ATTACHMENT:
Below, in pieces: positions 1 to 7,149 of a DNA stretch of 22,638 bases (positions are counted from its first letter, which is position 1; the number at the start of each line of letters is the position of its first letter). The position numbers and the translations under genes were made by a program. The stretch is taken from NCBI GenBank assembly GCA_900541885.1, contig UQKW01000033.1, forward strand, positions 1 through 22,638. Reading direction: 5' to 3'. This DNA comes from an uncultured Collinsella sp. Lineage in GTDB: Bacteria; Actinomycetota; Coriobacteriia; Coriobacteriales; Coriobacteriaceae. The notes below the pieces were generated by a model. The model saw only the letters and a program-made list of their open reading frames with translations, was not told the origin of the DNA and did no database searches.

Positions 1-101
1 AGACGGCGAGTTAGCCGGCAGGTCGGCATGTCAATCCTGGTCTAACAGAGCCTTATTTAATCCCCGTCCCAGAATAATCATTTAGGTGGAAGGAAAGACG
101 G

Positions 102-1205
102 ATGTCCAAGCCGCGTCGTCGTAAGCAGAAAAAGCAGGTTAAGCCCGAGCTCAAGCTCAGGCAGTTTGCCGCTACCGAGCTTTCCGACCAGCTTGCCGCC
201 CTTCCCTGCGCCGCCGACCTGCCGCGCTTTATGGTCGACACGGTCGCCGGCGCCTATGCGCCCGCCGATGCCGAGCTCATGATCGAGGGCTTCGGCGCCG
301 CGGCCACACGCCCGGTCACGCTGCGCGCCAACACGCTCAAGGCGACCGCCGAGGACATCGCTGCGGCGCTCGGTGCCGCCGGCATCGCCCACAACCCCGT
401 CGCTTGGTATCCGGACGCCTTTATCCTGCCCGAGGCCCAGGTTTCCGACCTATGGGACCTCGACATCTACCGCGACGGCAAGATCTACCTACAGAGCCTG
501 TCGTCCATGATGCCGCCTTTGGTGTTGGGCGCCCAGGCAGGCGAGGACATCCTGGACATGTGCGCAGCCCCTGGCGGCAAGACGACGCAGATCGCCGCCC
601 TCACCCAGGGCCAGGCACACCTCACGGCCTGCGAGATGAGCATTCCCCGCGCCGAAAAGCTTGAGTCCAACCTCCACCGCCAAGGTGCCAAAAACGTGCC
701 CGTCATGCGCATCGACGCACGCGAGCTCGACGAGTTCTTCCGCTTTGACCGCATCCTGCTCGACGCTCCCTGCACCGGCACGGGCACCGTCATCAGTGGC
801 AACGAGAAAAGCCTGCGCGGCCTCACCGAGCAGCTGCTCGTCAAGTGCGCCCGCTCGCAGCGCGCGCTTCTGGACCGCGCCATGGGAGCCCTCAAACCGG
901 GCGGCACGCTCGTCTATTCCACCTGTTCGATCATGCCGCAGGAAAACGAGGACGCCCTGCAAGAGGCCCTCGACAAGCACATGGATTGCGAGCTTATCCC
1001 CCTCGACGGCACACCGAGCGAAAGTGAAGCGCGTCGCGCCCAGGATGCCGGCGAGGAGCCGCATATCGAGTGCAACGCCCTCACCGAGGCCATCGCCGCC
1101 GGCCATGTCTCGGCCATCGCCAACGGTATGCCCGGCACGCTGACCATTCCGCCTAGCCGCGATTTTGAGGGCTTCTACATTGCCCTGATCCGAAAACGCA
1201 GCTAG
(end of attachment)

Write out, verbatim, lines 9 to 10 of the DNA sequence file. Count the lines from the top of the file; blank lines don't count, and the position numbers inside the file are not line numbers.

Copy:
401 CGCTTGGTATCCGGACGCCTTTATCCTGCCCGAGGCCCAGGTTTCCGACCTATGGGACCTCGACATCTACCGCGACGGCAAGATCTACCTACAGAGCCTG
501 TCGTCCATGATGCCGCCTTTGGTGTTGGGCGCCCAGGCAGGCGAGGACATCCTGGACATGTGCGCAGCCCCTGGCGGCAAGACGACGCAGATCGCCGCCC